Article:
Nova Scotia

In search of housing solutions, panel puts Halifax development process under the microscope

The chair of a housing panel struck by the provincial government last year says members are working urgently to 'dissect' the development process in Halifax, and find ways to speed up the construction of new places for people to live.

Housing minister says he wants to shave years off time needed to build large projects

The panel appointed by the province is assessing development applications before HRM to look for ways to speed up approval and construction. (Anjuli Patil/CBC)

The chair of a housing panel struck by the provincial government last year says members are working urgently to "dissect" the development process in Halifax, and find ways to speed up the construction of new places for people to live.

"All the task force members understand the magnitude of what we're doing and we can't get this wrong," said Geoff MacLellan.

A shortage of housing has been brewing in Halifax Regional Municipality for years. One estimate of the size of the shortage is between 20,000 and 25,000 units.

The supply-demand imbalance has kept vacancy rates hovering close to zero for the past few years, as rents and home prices have risen. 

Former Liberal Geoff MacLellan was named to lead Nova Scotia's housing task force in November. (Robert Short/CBC)

The housing crunch is being felt most acutely by those with the lowest incomes, some of whom have been squeezed out of the market and into homelessness. The latest estimate of the number of people experiencing homelessness in the city is 472.

MacLellan, a former Liberal cabinet minister, was appointed to chair the housing panel in November.

Other members include senior provincial bureaucrats Paul LaFleche and Stephen MacIsaac, as well as Peter Duncan and Kelly Denty, senior planning department staffers at the Halifax Regional Municipality.

MacLellan said the group has met three times and will continue to meet weekly as it reviews development applications that have been submitted to HRM.

By one estimate, the Halifax area needs as many as 25,000 new units to fill the current demand for housing. (Steve Lawrence/CBC)

"We take projects that are in the system, the regulatory pipeline … identify ones that aren't moving, and really dissect the problems and the opportunities."

MacLellan said it was too early to provide the number of projects that will be reviewed. The priority, he said, is to look at large-scale housing projects that are stalled, identify the reason, and then recommend ways the province or municipality could move things along.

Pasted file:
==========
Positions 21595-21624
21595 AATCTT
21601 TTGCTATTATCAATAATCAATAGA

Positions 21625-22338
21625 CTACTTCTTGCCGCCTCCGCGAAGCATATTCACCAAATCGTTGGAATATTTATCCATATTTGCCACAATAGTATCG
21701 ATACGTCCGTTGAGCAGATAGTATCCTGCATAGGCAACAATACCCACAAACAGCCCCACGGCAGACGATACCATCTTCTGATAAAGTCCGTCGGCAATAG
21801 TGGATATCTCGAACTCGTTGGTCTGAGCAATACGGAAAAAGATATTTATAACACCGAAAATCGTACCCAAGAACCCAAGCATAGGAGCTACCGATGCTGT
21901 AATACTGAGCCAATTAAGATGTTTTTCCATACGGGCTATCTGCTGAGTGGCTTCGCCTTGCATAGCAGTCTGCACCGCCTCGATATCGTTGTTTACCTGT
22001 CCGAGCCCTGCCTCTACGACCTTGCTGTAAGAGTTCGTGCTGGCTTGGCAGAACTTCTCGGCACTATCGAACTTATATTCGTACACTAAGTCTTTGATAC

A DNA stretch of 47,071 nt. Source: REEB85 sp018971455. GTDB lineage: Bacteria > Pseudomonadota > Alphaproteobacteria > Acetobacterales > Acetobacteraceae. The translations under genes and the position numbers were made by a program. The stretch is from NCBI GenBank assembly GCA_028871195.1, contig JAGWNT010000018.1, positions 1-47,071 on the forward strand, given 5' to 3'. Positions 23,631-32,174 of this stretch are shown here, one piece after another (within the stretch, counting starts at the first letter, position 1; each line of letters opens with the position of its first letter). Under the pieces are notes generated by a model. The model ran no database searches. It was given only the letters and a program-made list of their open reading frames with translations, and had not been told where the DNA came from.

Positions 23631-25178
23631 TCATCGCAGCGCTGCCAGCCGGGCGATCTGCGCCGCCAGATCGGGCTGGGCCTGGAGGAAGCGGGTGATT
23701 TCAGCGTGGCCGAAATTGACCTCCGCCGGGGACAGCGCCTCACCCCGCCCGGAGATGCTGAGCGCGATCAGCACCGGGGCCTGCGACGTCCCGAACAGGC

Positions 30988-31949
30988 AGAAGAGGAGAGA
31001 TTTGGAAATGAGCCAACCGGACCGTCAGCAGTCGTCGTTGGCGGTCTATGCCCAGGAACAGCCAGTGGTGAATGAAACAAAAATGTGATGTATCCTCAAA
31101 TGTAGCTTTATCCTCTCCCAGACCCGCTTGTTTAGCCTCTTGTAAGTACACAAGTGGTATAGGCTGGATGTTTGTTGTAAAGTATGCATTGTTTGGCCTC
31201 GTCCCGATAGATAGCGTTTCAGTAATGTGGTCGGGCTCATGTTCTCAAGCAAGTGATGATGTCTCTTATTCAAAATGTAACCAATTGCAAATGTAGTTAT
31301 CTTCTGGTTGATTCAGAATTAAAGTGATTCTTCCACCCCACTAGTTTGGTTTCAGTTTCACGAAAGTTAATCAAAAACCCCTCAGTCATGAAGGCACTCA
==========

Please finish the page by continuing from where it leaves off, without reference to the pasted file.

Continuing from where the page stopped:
He said recommendations could include spending money in particular areas or making regulatory or legislative changes. 

The panel is expected to continue its work for two years. MacLellan said it won't take that long to submit recommendations, although he wouldn't put a timeline on when the panel would file its first report.

"As soon as we have a significant amount of information … we're getting it to Minister [John] Lohr and Premier [Tim] Houston, and they'll act from there."

Vacant office space in the Centennial Building at 1660 Hollis St. is set to be converted into housing. The project has been approved for a provincial subsidy that will cut down costs for residential tenants. (Robert Short/CBC)

Lohr, the housing minister, said he expects recommendations from the panel soon and is ready to make any needed changes. He said he wants to shave years off the time required to get new housing projects built. 

"Anecdotally, we've heard that sometimes large scale projects take four, five, six, seven, eight years to go through. That's just too much time."

Meanwhile, Lohr said work is ongoing to spend the $35 million committed last fall to address the province's housing crisis.

That money was promised as part of a wide-ranging housing strategy that includes maintaining a two per cent cap on rents for the next two years while promoting and spending on new construction. 

Housing Minister John Lohr. (CBC)

So far, three housing developers have signed agreements with the province to receive subsidies ranging from $1.9 million to $2.5 million to cut down rents for tenants.

The province has also been looking through its inventory of land for parcels that could be used for housing developments. One plot in Dartmouth has already been dedicated to a new housing development, and Lohr said more than 30 additional parcels have been picked and are awaiting cabinet approval.

ABOUT THE AUTHOR

Taryn Grant

Reporter

Taryn Grant is a Halifax-based reporter and web writer for CBC Nova Scotia. You can email her with tips and feedback at taryn.grant@cbc.ca

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